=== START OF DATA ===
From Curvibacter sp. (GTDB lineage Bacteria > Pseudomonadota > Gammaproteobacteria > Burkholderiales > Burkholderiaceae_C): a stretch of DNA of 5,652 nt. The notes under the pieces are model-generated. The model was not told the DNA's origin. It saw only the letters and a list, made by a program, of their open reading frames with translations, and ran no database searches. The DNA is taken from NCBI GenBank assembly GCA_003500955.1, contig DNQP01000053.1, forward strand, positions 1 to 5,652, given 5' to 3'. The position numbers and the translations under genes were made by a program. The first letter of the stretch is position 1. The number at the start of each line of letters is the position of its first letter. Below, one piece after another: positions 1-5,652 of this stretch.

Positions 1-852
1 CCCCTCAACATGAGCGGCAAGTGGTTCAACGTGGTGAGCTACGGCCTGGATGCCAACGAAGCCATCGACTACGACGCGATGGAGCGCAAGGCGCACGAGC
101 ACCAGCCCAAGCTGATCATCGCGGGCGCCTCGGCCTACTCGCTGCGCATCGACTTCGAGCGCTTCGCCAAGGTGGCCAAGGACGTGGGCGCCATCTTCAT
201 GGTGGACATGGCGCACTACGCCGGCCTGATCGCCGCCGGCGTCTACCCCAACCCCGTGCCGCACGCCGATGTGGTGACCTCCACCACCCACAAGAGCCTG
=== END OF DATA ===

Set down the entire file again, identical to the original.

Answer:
From Curvibacter sp. (GTDB lineage Bacteria > Pseudomonadota > Gammaproteobacteria > Burkholderiales > Burkholderiaceae_C): a stretch of DNA of 5,652 nt. The notes under the pieces are model-generated. The model was not told the DNA's origin. It saw only the letters and a list, made by a program, of their open reading frames with translations, and ran no database searches. The DNA is taken from NCBI GenBank assembly GCA_003500955.1, contig DNQP01000053.1, forward strand, positions 1 to 5,652, given 5' to 3'. The position numbers and the translations under genes were made by a program. The first letter of the stretch is position 1. The number at the start of each line of letters is the position of its first letter. Below, one piece after another: positions 1-5,652 of this stretch.

Positions 1-852
1 CCCCTCAACATGAGCGGCAAGTGGTTCAACGTGGTGAGCTACGGCCTGGATGCCAACGAAGCCATCGACTACGACGCGATGGAGCGCAAGGCGCACGAGC
101 ACCAGCCCAAGCTGATCATCGCGGGCGCCTCGGCCTACTCGCTGCGCATCGACTTCGAGCGCTTCGCCAAGGTGGCCAAGGACGTGGGCGCCATCTTCAT
201 GGTGGACATGGCGCACTACGCCGGCCTGATCGCCGCCGGCGTCTACCCCAACCCCGTGCCGCACGCCGATGTGGTGACCTCCACCACCCACAAGAGCCTG